Black Friday’s History Comes Straight From Philly
Before the shopping crush, let’s talk about the origins of the famous Friday after Thanksgiving.
2020 will have limited seats at the Thanksgiving table, and the lines to get into stores the day after will (hopefully) be shorter due to the ongoing global pandemic, and huge spike in cases over the last few weeks. But the expected more time spent inside and away from others allows time to reflect on the traditions we hold so dear. So how did this national day of shopping begin anyway?
Philadelphia is the home to many things, including but not limited to the beginning of a now longstanding tradition of making long lines in the cold to get discounted items after an evening with family and tons of food.
According to The Atlantic, the actual ‘Black Friday’ slogan began here in the City of Brotherly Love in the late 1950s and early 1960s. Because of the hustle and bustle the day brought, dark name was a phrase used among those working in retail and public transportation who had to put up with the masses.
That weekend, the city was also flooded by around 100,000 fans, who attended the annual Army-Navy football game. However, when newspapers in Philadelphia started using the slogan, some establishments looked at it as a negative label and proposed other names like “Big Friday.” Sixty years later, it’s clear that it did not catch on.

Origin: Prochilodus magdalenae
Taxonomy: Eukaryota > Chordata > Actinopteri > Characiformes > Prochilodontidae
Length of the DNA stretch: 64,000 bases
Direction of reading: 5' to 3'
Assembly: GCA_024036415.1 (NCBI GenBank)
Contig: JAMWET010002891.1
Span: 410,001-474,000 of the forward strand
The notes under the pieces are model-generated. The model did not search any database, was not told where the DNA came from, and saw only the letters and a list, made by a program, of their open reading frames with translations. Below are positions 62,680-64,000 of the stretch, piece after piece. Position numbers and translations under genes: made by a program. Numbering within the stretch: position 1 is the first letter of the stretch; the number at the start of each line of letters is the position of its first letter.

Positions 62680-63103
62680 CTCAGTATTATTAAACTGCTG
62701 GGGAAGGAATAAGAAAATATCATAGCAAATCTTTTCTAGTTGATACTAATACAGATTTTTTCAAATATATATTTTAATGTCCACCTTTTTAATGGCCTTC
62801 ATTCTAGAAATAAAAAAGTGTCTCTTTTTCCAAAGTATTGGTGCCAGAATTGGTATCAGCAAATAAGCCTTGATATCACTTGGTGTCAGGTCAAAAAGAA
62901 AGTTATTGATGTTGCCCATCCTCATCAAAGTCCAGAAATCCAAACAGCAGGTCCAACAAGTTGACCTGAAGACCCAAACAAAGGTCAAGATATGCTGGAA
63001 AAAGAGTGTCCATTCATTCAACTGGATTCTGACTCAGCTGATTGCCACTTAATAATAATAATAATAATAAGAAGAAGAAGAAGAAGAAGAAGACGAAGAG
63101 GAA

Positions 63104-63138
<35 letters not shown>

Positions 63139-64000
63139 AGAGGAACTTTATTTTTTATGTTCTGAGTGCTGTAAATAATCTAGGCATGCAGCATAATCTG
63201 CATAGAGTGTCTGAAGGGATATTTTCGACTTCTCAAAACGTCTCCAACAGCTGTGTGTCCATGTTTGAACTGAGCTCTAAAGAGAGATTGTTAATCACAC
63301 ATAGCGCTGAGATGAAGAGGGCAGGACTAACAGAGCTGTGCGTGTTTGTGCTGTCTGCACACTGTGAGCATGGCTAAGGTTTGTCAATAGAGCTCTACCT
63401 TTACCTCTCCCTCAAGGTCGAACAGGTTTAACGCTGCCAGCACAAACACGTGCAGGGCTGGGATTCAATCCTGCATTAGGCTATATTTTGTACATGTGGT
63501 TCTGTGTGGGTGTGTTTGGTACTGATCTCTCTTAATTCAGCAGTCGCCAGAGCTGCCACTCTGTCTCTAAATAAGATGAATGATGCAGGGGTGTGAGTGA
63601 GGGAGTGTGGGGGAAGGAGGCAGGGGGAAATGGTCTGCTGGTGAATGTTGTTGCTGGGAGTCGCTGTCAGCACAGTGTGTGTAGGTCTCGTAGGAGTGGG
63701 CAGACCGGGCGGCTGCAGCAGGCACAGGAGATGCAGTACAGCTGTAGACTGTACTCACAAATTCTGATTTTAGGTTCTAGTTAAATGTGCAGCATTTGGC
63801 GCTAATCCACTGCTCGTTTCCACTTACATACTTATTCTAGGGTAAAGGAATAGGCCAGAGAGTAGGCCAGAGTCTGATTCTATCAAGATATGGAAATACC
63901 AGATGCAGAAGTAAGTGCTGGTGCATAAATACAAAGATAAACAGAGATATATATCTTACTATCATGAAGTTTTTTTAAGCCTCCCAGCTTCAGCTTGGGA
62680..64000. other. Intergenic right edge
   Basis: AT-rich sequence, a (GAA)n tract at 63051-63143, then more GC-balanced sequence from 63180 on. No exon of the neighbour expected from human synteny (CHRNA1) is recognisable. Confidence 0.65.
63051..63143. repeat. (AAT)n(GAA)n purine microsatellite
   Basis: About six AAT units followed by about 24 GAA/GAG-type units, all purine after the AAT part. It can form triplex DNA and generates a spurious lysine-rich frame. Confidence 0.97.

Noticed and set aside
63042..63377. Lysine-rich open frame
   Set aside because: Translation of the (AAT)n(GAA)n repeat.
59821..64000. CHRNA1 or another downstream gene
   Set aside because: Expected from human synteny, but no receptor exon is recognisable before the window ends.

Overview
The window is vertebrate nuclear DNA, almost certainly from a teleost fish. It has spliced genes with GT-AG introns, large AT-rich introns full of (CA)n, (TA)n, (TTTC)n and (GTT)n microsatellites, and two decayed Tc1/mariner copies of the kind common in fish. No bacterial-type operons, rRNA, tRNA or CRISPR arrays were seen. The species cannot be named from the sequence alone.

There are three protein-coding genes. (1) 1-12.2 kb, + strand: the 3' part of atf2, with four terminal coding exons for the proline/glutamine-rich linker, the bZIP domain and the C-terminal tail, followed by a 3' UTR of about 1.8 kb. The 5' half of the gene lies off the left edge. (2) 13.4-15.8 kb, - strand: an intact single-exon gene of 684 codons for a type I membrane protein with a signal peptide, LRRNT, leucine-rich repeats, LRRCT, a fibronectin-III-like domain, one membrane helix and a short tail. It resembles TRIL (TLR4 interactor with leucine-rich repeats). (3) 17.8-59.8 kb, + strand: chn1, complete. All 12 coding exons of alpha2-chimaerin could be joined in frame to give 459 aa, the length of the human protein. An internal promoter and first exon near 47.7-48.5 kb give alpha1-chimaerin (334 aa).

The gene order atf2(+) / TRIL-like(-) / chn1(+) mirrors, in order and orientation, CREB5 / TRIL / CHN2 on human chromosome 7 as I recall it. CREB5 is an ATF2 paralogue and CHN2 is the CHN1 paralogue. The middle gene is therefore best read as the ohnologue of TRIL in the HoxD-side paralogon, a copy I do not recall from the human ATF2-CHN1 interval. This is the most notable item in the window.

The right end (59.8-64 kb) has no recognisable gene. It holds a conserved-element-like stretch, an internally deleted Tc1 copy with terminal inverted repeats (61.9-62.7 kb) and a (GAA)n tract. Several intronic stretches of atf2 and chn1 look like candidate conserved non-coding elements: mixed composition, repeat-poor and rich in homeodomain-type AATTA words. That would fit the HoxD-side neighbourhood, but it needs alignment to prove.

On another note, the longstanding tradition has been kept alive because of the American love for shopping. Weeks away from Christmas and other holidays in December, allots for a multitude of shopping trips.
The mid-20th century also brought what economists call the ‘department store model,’ which is when those in small cities and towns went to cities for their shopping districts. It was a time before getting things delivered to your home in 2-5 business days.
But that all changed after World War II. With many Americans moving to suburban areas, more retail shopping districts became prominent in smaller towns. Then in the 80s and 90s, the Walmarts and Targets of the world were born, creating a new-wave shopping extravaganza.
The Black Friday deals, campaigns, and extended hours came into play to bring us to where we are today in 2020. Weeks away from what some wait all year for — blockbuster deals.
But with a pandemic and rising cases, what will that look like?
Already, sales and deals are being announced, there will be limited entry to the stores, and definitely no long lines, unless they’re socially distant.
Additionally, with the era of technology upon us, and cyber monday, (the cyber sales event on the Monday after black Friday) it seems like that will be what people will be gearing up for instead of risking COVID-19 for an Xbox that’s $50 cheaper.